Promise of Tropical Marine Aquaculture


Our mission as aquaculture scientists is to promote sustainable and responsible aquaculture practices. Experiences in coastal aquaculture, Coimbra ed. 2001, gained during the last decades from many tropical regions around the globe have created the public's current ecological, socio-economic, and political awareness of aquaculture. Practically now, the only way forward is with aquaculture that is "politically correct", or in others words: environmentally sustainable, ecosystem-wide responsible, and socio-econo-politically acceptable.


Link to FAO report on Sustainable Aquaculture in the Lesser Antilles (Report with examples relevant for many tropical regions, especially in the Americas) FAO Fish Report no. 704 (complete report pdf)


Having said that, we believe that the huge promise of tropical marine aquaculture lies not just in the production of high value marine finfish on an industrial scale, but that it lies in the aquaculture of a vast array of aquatic organisms from lower trophic levels as well as integrated multi-trophic aquaculture, see also Industry can save the world


The potential of sustainable economies that can be created with tropical aquaculture of all size scales, from Mom & Pop shops to industrial production, ranging from organisms such Seaweeds , i.e. Macro-algae), and Micro-algae unicellular auto- & heterotrophs, Protozoans (unicellular heterotrophs, esp. Ciliates Bacteria and Yeasts (unicellular auto- & heterotrophs), Molluscs , Gastropods, i.e. Conch, Clams, Oysters, Scallops, Cephalopods, , i.e. Squid and Octupus, Sea Cucumbers, , and Sea Urchins), Crustaceans (i.e. Copepods, Shrimps, e.g. Cleaner Shrimp,, Crabs, i.e. Blue Crab , and Lobster, i.e. Spiny Lobster , Herbi-/Detriti-/Omni-vorous fishes (e.g. Mullets Mojarras , and hundreds of marine ornamental fish species , is enormous.


The potential of aquaculture for development (see "Changing the Face of the Waters. The promise and challenge of sustainable aquaculture" World Bank 2007 is just beginning to be disseminated and be received by the economists responsible for these countries (most of them are developing countries) that lie in the belt of coastal tropical (aquatic) productivity.


Culture of Tropical Marine Organisms

Summarizing from our mission statement, Sciencefish views coastal aquaculture as an essential component of tropical coastal zone management that can develop sustainable economies by promiting employment, trade and services. It has also synergies with existing economies and services of fisheries, shipping, seafood, cold storage, processing, transport logistics, international relations & law, sales & marketing, research & educational, health & veterinary, and environmental services. There are some marine aquatic organisms whose culture is already important economically (to be continued...).


The potential of many species has not been realized in many areas of the world. Compared to Southeast-Asia, aquaculture in the Americas and Africa constitudes only a very small fraction of the per capita productivity in these areas. While mentionable exceptions to this fact in the Americas are Chile's salmon aquaculture industry and the marine shrimp industry in Central to South America, i.e. Mexico to Ecuador/Brazil, aquaculture development projects in most of these areas warrant serious consideration and we strongly believe that coastal aquaculture can provide significant benefits to societies in these regions.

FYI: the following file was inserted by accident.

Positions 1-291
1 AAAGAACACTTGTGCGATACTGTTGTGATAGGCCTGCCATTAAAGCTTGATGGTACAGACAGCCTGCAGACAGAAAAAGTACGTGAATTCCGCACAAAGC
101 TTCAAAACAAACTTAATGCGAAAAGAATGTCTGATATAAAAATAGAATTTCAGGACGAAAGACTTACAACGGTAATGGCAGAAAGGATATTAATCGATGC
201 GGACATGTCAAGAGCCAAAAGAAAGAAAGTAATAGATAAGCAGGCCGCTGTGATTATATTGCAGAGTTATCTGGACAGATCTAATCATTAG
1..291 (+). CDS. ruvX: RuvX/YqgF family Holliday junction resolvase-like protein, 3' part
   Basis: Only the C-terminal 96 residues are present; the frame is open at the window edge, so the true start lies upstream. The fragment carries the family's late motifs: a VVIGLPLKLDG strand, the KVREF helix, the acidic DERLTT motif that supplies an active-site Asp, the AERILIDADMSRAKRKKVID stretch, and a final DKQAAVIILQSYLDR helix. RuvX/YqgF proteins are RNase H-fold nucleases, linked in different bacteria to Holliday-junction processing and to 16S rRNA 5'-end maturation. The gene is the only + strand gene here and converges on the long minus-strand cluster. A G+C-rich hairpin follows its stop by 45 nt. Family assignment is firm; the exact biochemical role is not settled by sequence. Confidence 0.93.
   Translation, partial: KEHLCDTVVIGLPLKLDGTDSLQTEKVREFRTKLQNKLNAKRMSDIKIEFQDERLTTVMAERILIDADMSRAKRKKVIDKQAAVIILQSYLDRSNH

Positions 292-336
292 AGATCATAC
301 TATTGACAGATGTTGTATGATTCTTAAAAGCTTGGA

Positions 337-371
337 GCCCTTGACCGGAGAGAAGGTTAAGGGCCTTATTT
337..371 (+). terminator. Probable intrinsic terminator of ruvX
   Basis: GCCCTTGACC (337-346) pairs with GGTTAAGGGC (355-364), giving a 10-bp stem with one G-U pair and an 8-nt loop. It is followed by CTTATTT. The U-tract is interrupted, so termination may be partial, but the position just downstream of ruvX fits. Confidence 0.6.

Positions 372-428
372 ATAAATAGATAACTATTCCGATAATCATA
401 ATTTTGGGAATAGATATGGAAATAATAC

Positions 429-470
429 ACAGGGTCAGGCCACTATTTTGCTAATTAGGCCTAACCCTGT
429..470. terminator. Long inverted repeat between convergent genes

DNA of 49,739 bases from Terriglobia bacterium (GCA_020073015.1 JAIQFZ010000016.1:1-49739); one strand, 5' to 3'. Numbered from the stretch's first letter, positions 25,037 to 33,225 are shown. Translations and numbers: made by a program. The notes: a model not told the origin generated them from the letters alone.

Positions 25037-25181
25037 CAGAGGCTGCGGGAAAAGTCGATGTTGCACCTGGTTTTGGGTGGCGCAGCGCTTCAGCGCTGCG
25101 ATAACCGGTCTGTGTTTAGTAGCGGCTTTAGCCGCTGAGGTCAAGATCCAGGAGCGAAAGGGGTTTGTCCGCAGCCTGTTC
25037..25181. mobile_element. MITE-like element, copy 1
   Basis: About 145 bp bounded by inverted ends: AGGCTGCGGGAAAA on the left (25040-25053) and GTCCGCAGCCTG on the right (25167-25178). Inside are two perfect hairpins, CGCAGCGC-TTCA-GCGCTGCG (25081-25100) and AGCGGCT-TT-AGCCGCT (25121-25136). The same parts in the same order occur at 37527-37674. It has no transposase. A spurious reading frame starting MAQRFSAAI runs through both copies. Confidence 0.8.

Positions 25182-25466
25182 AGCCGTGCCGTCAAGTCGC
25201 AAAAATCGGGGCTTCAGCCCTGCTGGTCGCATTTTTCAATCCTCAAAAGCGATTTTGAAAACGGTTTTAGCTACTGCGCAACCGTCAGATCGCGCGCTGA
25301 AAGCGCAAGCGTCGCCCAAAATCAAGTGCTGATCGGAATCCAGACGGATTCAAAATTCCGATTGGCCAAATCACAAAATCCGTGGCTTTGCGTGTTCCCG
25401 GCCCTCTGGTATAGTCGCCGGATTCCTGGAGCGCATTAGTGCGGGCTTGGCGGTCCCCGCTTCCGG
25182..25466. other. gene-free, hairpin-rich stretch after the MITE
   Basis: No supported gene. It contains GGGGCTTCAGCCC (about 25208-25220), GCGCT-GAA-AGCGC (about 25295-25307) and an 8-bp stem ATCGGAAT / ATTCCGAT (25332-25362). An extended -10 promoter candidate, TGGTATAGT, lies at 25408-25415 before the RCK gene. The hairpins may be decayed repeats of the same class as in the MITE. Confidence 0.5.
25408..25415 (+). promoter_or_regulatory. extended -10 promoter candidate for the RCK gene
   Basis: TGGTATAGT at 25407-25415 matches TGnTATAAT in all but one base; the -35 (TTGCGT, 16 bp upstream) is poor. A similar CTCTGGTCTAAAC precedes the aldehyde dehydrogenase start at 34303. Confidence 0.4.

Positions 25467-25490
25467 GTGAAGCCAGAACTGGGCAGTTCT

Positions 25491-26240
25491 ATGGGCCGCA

As for agriculture, aquaculture constitutes essentially a knowledge-based Bio- or Agri-business. And here lies one of its great promises, unlike almost any other human activity, aquaculture requires, in order to be successful (!), an intense and un-interrupted attention and understanding of the environmental factors that sourround the organism(s) in aquatic culture.


By promoting aquaculture, the need for a trained work-force is bound to promote educational services that will range from training hatchery and growout technician to creation of aquaculture curricula in local high-schools, colleges, and universities. The "promise of aquaculture", as aquaculture and other scientiest from many disciplines have realized, is that "Aquaculture is a very effective and valuable tool to teach science to young and old !" (to be continued...).


For South Florida and the Caribbean we suggest

Queen Conch Aquaculturewith hatchery production of juveniles and ranching in local seagrass beds. Two criteria are important, first is considering and conserving the integrity of the genetic resource of the native conch species by using local broodstock. IN FAO Technical Paper 217: "Conservation of the Genetic Resources of Fish:Problems and Recommendation"




Fish breeders should be concerned for the continuing fitness (viability, vigour, fecundity) of their stocks, and should maintain the effective population size, Ne, of the stocks at 50 or more for short-term breeding and culture programmes, and much more (ca. 500) for the protection of genetic variability within lines."


>We suggest to begin with a size of an effective or breeding population of about 100 individuals to provide the initial genetic resource base for the aquatic restocking or stock enhancement program. The second criterium involves the ecenomics of conch hatchery juvenile production, ranching or stock enhancement, harvesting and marketing (to be continued...).




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"Imagination is more important than knowledge. For knowledge is limited...while imagination embraces the entire world..." Einstein


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